Esther Longfellow is in love with Hamilton, but her father is a loyalist, living in upcountry South Carolina and working for a wealthy British lord. When the Revolutionary War comes to her doorstep she is forced to choose between devotion to her father and her love for Hamilton.
Chloe Daschle is the daughter of Hollywood royalty—a great director and an Oscar-winning actress. Yet her career has taken an unexpected turn: She’s the queen of death scenes. Trying to break out, she accepts a supporting role in a revolutionary war film. But she longs for the perfect role and the perfect real-life romance. Does happily ever after only exist in the movies?
After a life-changing tragedy, MIT graduate Jesse Gates decides to leave his life behind and move to LA to try his hand at acting and screenwriting. When he finds a page from one of his ancestor’s letters, he becomes consumed with the love he finds there. Determined to help his grandfather find happiness at the end of his life, Jesse writes and sells a screenplay based on the events surrounding the lost love of previous generations.
When Jesse meets the woman he has cast to play Esther Longfellow—his grandfather’s one true love—the stories of all four collide across time and space. The love letter from the past might have more power to affect the future than any of them could have imagined.
Kindle, 352 pages
Expected publication: June 12th 2018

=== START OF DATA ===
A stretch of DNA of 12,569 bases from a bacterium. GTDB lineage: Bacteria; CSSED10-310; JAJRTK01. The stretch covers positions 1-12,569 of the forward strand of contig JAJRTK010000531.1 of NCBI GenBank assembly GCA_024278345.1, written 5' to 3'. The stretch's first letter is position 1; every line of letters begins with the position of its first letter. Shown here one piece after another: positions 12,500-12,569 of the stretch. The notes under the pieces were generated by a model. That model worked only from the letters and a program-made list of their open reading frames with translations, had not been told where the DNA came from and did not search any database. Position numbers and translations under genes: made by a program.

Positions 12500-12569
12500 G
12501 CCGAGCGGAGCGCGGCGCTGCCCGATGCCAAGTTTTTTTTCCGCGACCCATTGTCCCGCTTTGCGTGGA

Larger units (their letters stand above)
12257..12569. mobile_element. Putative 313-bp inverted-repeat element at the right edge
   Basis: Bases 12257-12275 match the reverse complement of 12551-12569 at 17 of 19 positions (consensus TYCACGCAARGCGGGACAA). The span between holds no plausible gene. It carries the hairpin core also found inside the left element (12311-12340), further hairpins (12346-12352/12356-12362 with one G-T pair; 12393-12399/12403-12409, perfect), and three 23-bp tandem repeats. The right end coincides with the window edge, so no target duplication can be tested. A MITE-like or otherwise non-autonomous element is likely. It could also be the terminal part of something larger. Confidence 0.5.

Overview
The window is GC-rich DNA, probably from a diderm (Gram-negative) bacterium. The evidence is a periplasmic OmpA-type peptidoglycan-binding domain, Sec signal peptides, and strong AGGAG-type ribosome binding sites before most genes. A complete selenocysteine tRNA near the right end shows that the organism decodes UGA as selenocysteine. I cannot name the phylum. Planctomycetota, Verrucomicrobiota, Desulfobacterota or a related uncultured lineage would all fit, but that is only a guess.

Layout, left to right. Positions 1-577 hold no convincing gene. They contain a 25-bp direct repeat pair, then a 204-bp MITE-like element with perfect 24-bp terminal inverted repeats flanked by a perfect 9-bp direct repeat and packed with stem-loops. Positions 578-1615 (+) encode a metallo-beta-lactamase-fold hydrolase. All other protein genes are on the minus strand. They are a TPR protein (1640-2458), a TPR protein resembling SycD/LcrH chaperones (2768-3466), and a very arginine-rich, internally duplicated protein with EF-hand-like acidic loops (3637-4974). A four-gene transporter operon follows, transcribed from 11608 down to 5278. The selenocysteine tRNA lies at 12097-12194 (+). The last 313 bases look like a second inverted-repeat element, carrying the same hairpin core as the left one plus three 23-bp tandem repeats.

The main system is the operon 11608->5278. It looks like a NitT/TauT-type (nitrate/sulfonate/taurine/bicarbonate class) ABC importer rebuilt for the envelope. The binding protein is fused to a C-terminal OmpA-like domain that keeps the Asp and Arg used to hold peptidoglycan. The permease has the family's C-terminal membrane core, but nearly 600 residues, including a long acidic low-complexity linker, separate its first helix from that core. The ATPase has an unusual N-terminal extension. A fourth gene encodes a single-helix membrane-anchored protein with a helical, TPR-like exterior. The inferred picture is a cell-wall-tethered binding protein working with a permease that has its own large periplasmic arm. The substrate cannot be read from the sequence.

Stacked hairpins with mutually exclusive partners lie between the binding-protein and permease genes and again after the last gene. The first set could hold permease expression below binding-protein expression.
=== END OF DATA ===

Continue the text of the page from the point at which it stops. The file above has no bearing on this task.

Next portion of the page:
by Thomas Nelson
Authors probably cringe when a review starts with something like ‘I am really not a fan of ‘such and such genre ‘ when I see that myself my first thought is why are you even reading it then? So here so, I am not a big fan of romance novels, but I am a big fan of historical and dual time period stories. Ever since reading Rachel Hauck's books The Wedding Dress and The Writing Desk I have become a fan. Both those books grabbed me with the unique stories and characters.
The Love Letter follows along with its dual time period but this time it was a bit softer, quieter almost in the plots. I wasn't totally absorbed in the present day story there were times it was a little too neat and tidy. The historical aspects is usually what draws me right in and I found the letter interesting as well as the connection to Jesse. I would have loved more of that time flushed out.
Faith played a big part in both story lines. The characters are flawed, carrying around a load of guilt. Ultimately The Love Letter is a story of discovering oneself, letting go of baggage and of course love. I can't say I enjoyed this as much as her 2 previous books but she is still an author I will continue to read more of.
My thanks to Thomas Nelson (via Netgalley) for an advanced copy in exchange for honest review. The Love Letter can be found on at your favorite bookstores starting tomorrow (June 12th).
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